India in 2017 is rapidly modernising, and a tragic by-product is that traditional cultures, arts and crafts are dying out. In fact, we’ll even go a step further and say that many potentially face extinction in the near future. Don’t despair yet, though. Social media has emerged a strong counter these days, and many users are using it to revive lost arts and crafts. Among TLC’s favourites taking on this Herculean task, are Uttarakhandi duo Tanya Kotnala and Tanya Singh, with their social enterprise, Bhuli.
As a design student at NIFT, artist Tanya Kotnala recalls devoting her projects to numerous indigenous arts, crafts and cultures, which later inspired Bhuli. Here, she gives a unique spin to traditional Uttarakhandi art forms to create contemporary, socially relevant art. Joined by nutritionist and food communication expert Tanya Singh, the two gave backbone to Bhuli. And we’ve got to say, one look at Bhuli’s Instagram, which has over 9000 followers today, and we fell in love with the colourful sketches of the large-eyed Bhuli women. TLC got in touch with Kotnala for a deeper insight and here’s what we found:
What inspired Bhuli and how has the journey been so far?
There was a series of events that led to the foundation of Bhuli, from failed government projects to my own village facing Palayan (migration to bigger cities in search of better opportunities resulting into abandonment of ancestral lands), lack of awareness among locals youth about the state’s art/craft and food, culture, etc.
Though earlier, Bhuli was a page for illustration inspired by the arts and crafts culture of India, recently Bhuli was joined by its co-founder Tanya Singh and we were able wrought Bhuli into a local social enterprise.
The journey has been amazing ever since, after a few successful campaigns and projects in the state, such as Breastfeeding awareness, Costume Culture of India series, Space Bhuli and Nutrition week. We see a great deal of potential in Bhuli and it just keeps getting better by the day!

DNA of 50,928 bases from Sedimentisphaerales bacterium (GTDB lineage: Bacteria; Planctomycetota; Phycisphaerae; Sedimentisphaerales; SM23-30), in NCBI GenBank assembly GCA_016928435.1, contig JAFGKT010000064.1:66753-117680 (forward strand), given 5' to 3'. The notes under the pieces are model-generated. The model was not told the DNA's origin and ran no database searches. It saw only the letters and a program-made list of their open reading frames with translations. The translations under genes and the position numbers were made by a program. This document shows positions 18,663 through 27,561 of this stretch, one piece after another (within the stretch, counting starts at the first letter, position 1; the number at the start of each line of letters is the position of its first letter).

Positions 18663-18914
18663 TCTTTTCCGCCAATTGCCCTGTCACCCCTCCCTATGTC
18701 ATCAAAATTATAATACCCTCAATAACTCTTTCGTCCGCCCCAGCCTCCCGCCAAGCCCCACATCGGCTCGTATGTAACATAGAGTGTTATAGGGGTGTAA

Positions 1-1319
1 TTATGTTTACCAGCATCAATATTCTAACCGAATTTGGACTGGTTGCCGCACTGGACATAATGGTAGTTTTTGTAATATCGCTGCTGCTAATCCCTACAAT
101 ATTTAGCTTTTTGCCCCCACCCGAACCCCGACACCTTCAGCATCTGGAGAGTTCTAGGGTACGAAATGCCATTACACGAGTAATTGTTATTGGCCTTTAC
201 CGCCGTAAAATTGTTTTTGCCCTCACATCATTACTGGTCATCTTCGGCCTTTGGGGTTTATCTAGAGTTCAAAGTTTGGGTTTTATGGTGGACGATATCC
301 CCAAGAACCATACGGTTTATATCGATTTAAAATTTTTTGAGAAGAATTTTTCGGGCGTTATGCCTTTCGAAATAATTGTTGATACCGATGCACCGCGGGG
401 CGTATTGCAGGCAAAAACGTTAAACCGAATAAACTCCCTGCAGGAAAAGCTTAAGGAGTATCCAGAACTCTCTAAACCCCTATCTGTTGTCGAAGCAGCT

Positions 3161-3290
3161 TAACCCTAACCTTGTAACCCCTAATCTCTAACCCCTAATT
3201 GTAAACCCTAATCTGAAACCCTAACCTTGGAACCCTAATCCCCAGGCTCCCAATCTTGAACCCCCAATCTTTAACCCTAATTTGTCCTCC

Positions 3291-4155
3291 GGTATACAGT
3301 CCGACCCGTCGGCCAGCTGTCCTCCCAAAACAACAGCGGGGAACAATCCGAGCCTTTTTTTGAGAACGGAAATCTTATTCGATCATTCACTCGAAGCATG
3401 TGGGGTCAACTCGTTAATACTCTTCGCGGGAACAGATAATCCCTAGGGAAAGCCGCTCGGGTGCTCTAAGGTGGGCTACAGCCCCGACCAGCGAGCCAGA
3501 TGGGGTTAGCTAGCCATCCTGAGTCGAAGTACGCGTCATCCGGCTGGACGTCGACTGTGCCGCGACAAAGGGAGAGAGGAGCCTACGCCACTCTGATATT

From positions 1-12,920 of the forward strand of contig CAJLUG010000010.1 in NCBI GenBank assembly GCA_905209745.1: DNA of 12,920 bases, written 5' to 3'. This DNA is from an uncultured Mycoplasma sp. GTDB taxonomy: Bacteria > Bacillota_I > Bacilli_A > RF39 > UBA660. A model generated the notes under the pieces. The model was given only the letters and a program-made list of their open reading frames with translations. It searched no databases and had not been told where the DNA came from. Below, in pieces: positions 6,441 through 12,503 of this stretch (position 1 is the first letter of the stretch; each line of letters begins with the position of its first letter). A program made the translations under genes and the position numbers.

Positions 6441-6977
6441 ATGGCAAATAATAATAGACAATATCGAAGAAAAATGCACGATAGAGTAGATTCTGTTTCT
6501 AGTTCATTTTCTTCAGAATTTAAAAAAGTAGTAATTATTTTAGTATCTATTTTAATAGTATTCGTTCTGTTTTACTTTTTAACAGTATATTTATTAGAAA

Why did you choose the name ‘Bhuli’ for the platform?
Our aim is to keep the innocence intact while being highly inventive, interactive and curious. Bhuli means “little sister” in Garhwali dialect of Uttarakhand. Most of our projects are about rural women empowerment and child development. The name is popular[ly associated] among the locals and associates with our defined goals very well.
Would you characterise yourselves as folk art, or a revival of the same, or a tribute?
Bhuli has been experimenting with a lot of mediums and styles, we are truly inspired by the arts and crafts culture of India. Yet, we try to develop it in our own style.
Our latest Aipan series was inspired by the traditional wall/floor art of Kumaon region of Uttarakhand. Through this series, we tried to share our fascination with [the art form], and at the same time we tried to modify the style and invent a few new motifs. We believe that through modifications and considerable design innovations, artists can revive the long lost charm of the art.
Still, I find “revival” a huge tag to bear on. Yes, I do experiment with traditional art styles a lot, but would rather call it an evolution of art, not revival. Everything around us evolves and innovates to survive, including the arts/crafts culture.
Can you tell us a little more about Aipan?
Aipan is the traditional wall/floor painting of Kumaon region, Uttarakhand, specifically made by women. It is believed that these motifs evoke divine power which brings good fortune and wards off evil. Aipan of Uttarakhand has a unique identity, the painting medium being rice paste over a red/muddy background.
Typically drawn during festivities in the Uttarakhand’s Kumaon region, the art form is used to decorate floors and walls at the Puja room (place of worship) and entrance of homes.
How did you become introduced to this tradition of art?
As a design student, I remember meeting a National award winner and Master Artisan Mr. Raheem Gutti, for one of my projects. It fascinated me how he dedicated his life to the traditional Batik craft of Bhairavgarh (Madhya Pradesh) and I wanted to find a similar purpose, too.